Old And New Brews That Are True

One of the benefits of being a beer seeker for 30 years is you get to experience trends in brewing that have been in decline, suddenly appear brand new. Take the style known as Roggenbier, a medieval ale, as the German Beer Institute points out, made with rye malt. Abandoned for centuries, this ale style is undergoing a revival in the United States, and now receiving national attention, through the introduction of the Sierra Nevada Brewing Company’s latest seasonal, Ruthless Rye IPA.

The use of rye malt in brewing has quite a history. In Finland, Sahti is produced using rye combined with juniper berries. In Eastern Europe, Kvass was created as a very low alcohol drink that existed before the invention of modern soft drinks. Rye malt has been around for a very long time, although mostly unnoticed.

With Sierra Nevada Ruthless Rye IPA, you have a dark copper-coloured pour with a spicy nose. With a first drink, the rye becomes quite apparent. Sierra Nevada’s famous hops personality is given a twist here. The peppery notes from the rye abound in this recipe, while the extensive use of whole hop cones, combine with the malts to deliver a complex tasting experience. This has a bit of a bite in the long dry finish, which may be somewhat of a shock to a younger hop focused audience. Thankfully there is also full malt support for the hops abundance. Very well achieved flavour complexity that is astounding in its uncompromising quality.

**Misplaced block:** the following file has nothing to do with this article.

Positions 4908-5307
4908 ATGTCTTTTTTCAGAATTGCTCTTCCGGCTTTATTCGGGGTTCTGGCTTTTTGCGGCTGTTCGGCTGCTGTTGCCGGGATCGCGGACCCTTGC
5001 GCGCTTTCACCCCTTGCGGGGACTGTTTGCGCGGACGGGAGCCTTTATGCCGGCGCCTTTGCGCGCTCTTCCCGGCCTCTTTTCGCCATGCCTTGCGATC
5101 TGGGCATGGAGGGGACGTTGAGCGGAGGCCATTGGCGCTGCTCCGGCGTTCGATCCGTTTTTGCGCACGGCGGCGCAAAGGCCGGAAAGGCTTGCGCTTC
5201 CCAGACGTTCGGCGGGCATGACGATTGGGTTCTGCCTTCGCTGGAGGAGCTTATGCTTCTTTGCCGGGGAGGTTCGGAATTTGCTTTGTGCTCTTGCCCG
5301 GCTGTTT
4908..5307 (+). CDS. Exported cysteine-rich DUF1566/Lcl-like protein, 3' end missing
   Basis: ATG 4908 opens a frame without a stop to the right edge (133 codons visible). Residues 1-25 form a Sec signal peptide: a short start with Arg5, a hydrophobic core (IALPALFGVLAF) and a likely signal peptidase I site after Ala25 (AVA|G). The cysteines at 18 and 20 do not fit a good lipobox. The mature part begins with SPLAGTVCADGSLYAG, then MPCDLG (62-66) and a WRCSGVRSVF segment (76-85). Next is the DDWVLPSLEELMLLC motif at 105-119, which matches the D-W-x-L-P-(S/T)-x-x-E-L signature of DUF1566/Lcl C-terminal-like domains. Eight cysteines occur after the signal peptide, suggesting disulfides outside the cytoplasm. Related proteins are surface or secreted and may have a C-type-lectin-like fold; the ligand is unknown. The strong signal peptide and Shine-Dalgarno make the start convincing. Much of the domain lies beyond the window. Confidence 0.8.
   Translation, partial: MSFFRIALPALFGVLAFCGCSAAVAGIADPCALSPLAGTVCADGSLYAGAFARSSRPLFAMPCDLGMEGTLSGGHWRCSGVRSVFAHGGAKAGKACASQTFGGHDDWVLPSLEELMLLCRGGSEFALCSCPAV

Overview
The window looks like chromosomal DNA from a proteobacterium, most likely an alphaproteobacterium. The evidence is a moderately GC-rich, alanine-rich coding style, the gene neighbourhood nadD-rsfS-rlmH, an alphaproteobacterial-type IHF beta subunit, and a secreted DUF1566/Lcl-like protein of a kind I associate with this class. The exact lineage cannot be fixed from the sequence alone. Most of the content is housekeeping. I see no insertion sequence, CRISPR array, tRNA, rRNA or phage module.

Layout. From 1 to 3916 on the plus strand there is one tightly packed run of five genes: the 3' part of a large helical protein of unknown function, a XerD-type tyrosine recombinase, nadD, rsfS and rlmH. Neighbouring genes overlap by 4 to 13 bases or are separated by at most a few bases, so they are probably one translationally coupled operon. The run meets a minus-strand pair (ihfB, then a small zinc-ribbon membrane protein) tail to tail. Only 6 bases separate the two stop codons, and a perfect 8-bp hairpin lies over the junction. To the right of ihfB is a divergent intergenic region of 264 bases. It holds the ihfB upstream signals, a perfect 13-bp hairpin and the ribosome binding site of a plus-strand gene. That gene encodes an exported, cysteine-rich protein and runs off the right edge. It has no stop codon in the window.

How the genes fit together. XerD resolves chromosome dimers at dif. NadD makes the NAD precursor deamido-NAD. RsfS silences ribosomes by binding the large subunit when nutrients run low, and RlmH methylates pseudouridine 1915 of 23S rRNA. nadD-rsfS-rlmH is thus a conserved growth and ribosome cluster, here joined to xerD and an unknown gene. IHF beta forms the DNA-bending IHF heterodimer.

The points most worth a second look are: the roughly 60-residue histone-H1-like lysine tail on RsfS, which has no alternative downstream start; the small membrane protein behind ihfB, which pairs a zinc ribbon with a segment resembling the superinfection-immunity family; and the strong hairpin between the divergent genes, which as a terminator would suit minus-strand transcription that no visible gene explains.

The old and new combine in interesting combinations. Nowadays, there is all the talk about the craft can beer revolution. But I think back to 20 years ago when friends I knew could not believe I was enjoying beer out of a can. And when they tried what I was drinking, they were quite surprised to find they enjoyed it too. That was Genesee Bock Beer from Rochester, New York. They could not believe such a tasty beer came out of a can. I offered up the thought that the Ball corporation made very good aluminum cans, but that wasn’t the answer. The recipe dated back to 1951, but that was just modern production history, for actually Genesee Bock dates back to 1878.
What a joy it is to have this year’s batch of what is quintessentially an American classic. A flavourful can of beer, long before that notion was even considered cool.

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